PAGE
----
A Tokyo-based firm is taking a unique approach to revitalizing the local economy in Kagoshima Prefecture, southwestern Japan. In an attempt to attract attention to the region, they sunk bottles of wine in an undersea cellar off Amami-Oshima Island in the Oshima Strait.

The practice of aging wine underwater is not new and has been done around the world for years. Submerged conditions offer a constant, cool temperature, higher pressure, and protection from excessive light, which are ideal for aging wine. Company president Yui Moritani explained that while this process is rare in Japan, there is potential for growth and interest.

On January 30, 2024, a total of 500 bottles of European wine were sunk at a depth of about 20 meters off the town of Setouchi on Amami-Oshima Island. Most of the bottles will remain at sea until June and will be served to customers in July. In addition, some bottles will be left to age longer so that the company can determine the optimal maturation period for the best tasting wine.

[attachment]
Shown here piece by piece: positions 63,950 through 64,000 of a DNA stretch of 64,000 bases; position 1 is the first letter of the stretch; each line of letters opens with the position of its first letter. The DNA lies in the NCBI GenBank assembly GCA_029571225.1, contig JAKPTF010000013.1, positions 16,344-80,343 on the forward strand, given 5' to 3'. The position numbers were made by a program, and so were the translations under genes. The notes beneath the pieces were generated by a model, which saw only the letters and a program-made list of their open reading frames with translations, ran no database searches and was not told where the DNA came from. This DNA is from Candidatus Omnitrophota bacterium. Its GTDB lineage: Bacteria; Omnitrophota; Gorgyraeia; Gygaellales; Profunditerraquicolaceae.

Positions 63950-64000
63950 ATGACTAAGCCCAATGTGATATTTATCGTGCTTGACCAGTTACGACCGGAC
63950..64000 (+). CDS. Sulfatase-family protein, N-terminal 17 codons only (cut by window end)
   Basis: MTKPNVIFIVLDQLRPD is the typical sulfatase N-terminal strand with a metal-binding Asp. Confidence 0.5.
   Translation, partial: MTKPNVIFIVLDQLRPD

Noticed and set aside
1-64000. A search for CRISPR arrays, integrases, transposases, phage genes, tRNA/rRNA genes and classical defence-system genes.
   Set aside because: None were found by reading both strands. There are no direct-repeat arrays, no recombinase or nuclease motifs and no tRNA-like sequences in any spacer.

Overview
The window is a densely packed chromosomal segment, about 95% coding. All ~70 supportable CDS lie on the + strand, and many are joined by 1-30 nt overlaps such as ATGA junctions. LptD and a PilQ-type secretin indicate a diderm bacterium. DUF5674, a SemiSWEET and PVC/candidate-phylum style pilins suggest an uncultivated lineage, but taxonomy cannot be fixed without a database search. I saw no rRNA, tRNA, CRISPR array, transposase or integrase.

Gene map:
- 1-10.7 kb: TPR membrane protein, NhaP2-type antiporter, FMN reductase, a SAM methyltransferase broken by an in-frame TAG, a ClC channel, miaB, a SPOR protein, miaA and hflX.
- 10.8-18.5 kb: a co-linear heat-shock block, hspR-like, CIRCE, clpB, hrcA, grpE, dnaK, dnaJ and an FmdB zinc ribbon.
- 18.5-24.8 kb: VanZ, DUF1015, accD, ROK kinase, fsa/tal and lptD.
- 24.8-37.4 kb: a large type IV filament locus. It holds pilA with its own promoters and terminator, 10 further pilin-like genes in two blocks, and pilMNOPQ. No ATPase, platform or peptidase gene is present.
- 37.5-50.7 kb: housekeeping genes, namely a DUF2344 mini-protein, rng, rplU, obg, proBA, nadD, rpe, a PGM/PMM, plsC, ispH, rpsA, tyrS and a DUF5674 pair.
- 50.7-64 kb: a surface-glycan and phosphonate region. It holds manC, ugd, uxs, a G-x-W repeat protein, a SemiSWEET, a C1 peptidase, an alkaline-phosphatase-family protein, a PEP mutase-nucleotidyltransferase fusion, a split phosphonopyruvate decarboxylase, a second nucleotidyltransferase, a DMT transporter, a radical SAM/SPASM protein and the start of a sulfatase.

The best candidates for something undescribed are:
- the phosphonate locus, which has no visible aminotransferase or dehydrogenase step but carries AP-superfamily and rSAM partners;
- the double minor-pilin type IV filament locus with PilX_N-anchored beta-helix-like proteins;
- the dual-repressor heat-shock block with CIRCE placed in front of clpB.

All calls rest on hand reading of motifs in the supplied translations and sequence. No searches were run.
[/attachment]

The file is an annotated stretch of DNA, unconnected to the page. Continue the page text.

Moritani also hopes that the underwater wine cellar will serve as an artificial reef, attracting fish and marine life such as seaweed, which will absorb carbon dioxide and improve the environment. While there are challenges such as warmer water temperatures, Moritani remains positive about the potential for innovation and growth in this area. Despite these challenges, there is potential for the wine to age quickly which offers an advantage over traditional aging methods.

By Editor

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